The Documentary Cyber-Seniors gets a Sneak Preview in Victoria, BC!
Victoria Film Festival 2014
Tuesday, February 11th at 7:15 p.m.
Parkside Resort & Spa
810 Humboldt St.
Victoria, BC. Canada
Saturday, February 15th at 4:00 p.m.
808 Douglas St.
Victoria, BC. Canada
World Premiere: May 2, 20104
In the documentary Cyber-Seniors, computer technology does not have to be frightening for a generation who grew up listening to the radio. Oh how the times have changed! From the Silent Generation to the Baby Boomers, not all of them have embraced the digital age, where instant communication is done with the push of a button. Not all of them even know how to turn on a computer.
Advancements in technology to improve communication can be intimidating and the older generation can have problems understanding it. Macaulee and Kascha Cassaday taught their grandparents how to use a computer in order to communicate with them, and their success at home became a project that anyone can download a manual for and start-up in their own town. Filmmaker Saffron Cassaday saw what her sisters were doing and knew it can grow into something big. She began to document what her sisters have done and what she produced is a wonderful look how the lives of an elderly generation have transformed. Viewers cannot help but smile.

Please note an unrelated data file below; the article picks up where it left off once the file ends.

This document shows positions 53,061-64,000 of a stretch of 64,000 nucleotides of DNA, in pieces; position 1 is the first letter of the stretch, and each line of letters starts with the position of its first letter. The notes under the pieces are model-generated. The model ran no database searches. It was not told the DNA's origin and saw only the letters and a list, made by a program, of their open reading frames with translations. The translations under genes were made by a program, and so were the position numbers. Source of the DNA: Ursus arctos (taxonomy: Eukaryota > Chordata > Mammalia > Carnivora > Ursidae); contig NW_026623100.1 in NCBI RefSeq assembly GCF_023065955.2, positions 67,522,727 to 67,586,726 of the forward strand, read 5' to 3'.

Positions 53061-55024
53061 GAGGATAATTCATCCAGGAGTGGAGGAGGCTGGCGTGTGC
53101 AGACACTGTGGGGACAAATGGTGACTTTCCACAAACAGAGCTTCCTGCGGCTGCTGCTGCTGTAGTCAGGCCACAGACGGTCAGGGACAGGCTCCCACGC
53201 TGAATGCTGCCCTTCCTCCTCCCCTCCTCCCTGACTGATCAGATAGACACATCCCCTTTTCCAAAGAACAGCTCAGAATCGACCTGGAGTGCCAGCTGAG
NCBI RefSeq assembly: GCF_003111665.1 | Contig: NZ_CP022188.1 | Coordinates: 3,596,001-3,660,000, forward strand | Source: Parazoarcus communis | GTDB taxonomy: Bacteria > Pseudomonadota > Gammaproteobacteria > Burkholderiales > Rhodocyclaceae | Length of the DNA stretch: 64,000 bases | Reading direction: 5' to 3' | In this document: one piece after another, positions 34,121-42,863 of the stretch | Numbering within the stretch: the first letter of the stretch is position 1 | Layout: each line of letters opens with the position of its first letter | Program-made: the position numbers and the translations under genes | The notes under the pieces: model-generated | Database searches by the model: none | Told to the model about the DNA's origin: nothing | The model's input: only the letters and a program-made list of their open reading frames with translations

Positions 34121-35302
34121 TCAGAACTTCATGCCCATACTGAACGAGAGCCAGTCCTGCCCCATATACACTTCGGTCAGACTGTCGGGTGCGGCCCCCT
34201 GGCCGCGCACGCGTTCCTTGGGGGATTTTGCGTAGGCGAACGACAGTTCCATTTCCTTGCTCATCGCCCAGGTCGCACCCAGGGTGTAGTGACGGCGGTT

The seniors become even more active since they no longer feel confined to their retirement homes or feel isolated. They get love from both the youths who mentor them and from the sons, daughters or grandchildren they once could not connect with. Either they live so far away or travel back and forth is an issue in cold months. When it comes to playing videogames, each of them found the simplest of games thrilling. From Angry Birds to Minecraft, even though they may not play it regularly, at least a Youtube video can be made from it. For another senior, Scrabble on Facebook was here best way to keep her mind active and talk to her family at the same time.
This film is definitely a feel good movie that triumphs in educating the public. This film not only succeeds at showing that there is a cyber-movement afoot but also closes a generation gap. There are enjoyable moments of light-hearted humour. To see young Henri Pelletier express interest in a granddaughter is not without some laughs. This documentary is very humanitarian and more of this type of film should get made.
4½ Stars out of 5